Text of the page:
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May 25, 2022

Think taxes before you sell investments

When you sell stock or mutual fund shares, your taxable gain or
deductible loss is the difference between the selling price and
your cost basis (generally what you paid for the shares).
When you sell stock or mutual fund shares, your taxable gain or deductible loss is the difference between the selling price and your cost basis (generally what you paid for the shares). But did you know that there are three different ways to calculate your cost basis and the method you choose could have a big impact on the taxes you pay?

The specific identification method allows you to specify exactly which shares you are selling. This method gives you greatest control over the size of your gain or loss, but has strict requirements. You must specify which shares you want your broker or mutual fund company to sell, and you generally must receive a written confirmation that those were the shares actually sold.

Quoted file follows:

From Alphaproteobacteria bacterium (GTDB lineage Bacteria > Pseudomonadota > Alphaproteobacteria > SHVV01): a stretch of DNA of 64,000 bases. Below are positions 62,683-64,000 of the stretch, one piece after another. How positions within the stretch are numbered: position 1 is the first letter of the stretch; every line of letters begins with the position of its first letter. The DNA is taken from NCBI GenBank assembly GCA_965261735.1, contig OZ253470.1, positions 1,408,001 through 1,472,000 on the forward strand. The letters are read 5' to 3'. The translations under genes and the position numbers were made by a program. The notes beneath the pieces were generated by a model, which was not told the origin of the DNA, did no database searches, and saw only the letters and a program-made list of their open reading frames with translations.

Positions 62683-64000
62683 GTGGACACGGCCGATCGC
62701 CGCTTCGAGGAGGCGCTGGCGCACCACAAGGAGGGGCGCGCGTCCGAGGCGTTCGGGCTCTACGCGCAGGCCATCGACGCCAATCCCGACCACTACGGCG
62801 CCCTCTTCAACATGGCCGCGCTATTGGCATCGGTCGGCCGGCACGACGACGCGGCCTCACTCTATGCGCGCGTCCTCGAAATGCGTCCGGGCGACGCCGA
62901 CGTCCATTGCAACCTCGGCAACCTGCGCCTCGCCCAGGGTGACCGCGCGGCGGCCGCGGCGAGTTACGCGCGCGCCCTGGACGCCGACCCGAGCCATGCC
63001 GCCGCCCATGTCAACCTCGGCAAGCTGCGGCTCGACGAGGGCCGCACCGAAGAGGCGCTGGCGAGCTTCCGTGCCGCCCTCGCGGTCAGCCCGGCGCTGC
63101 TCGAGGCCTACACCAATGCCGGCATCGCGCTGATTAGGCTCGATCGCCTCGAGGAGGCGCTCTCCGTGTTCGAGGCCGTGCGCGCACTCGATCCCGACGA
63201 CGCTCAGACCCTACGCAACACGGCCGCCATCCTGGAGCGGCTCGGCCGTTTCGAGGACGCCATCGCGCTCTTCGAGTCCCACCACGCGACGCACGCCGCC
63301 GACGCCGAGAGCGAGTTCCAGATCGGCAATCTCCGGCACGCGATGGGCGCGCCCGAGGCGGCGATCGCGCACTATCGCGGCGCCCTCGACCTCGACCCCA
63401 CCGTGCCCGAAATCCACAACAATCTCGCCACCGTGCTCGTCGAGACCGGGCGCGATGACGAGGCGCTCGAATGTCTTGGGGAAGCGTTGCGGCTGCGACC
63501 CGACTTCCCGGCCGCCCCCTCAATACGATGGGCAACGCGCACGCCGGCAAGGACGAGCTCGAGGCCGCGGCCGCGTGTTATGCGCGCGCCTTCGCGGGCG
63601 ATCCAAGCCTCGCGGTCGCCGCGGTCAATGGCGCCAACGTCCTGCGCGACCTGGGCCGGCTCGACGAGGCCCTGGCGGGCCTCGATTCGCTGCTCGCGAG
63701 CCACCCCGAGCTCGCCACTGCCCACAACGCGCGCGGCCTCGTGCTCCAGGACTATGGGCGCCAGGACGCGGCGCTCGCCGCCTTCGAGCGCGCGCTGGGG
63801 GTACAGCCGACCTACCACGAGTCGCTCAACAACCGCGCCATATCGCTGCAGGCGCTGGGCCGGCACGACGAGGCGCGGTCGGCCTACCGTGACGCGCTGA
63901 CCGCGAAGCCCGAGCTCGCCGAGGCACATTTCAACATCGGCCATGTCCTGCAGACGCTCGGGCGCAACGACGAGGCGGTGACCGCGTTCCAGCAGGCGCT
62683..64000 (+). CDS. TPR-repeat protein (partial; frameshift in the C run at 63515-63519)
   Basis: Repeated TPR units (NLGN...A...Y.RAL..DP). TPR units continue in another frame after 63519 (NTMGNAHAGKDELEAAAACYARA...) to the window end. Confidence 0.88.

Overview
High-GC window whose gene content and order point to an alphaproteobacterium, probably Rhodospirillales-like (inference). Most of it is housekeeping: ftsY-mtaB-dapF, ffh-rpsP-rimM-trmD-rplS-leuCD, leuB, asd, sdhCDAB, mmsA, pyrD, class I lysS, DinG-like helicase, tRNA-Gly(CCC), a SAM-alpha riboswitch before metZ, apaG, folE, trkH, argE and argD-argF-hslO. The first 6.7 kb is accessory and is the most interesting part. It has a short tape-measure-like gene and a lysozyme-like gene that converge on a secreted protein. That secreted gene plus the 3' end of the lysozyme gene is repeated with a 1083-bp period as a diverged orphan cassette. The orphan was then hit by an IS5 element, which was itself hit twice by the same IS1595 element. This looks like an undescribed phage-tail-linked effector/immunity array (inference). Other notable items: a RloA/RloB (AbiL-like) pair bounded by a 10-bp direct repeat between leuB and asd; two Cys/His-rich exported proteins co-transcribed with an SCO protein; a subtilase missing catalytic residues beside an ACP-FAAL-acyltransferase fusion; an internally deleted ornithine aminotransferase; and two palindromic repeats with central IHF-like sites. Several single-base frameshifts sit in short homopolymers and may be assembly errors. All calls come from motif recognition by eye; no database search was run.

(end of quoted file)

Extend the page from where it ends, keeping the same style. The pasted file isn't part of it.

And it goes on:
The FIFO or “first in, first out” method assumes that the shares you are selling are the ones you bought first. This is the calculation the IRS will use unless you choose otherwise. If your fund has risen steadily in value, this method results in the highest gain and greatest tax.

The average cost method simply divides the total cost of shares you’ve purchased by the total number of shares you own to determine the average share cost. This method generally produces lower taxable gains than using FIFO, but higher gains than specific identification. A refinement of the average cost method allows you to group shares into long-term or short-term holdings and calculate the average cost for each group. Note: You can use this method for sales of mutual fund shares, but not for individual stocks.

Once you have chosen a method for a particular mutual fund, you generally can’t switch to another method. All methods require good record-keeping, especially if you have reinvested dividends. And remember, if you are selling your entire holdings of a particular fund or stock, the method is irrelevant.

Minimizing the tax bite on investments requires planning. For assistance, please contact us.

Mary Hubbell is a partner with the accounting and business consulting firm of Bianchi, Lorincz & Co. in downtown Hollister and in Morgan Hill.

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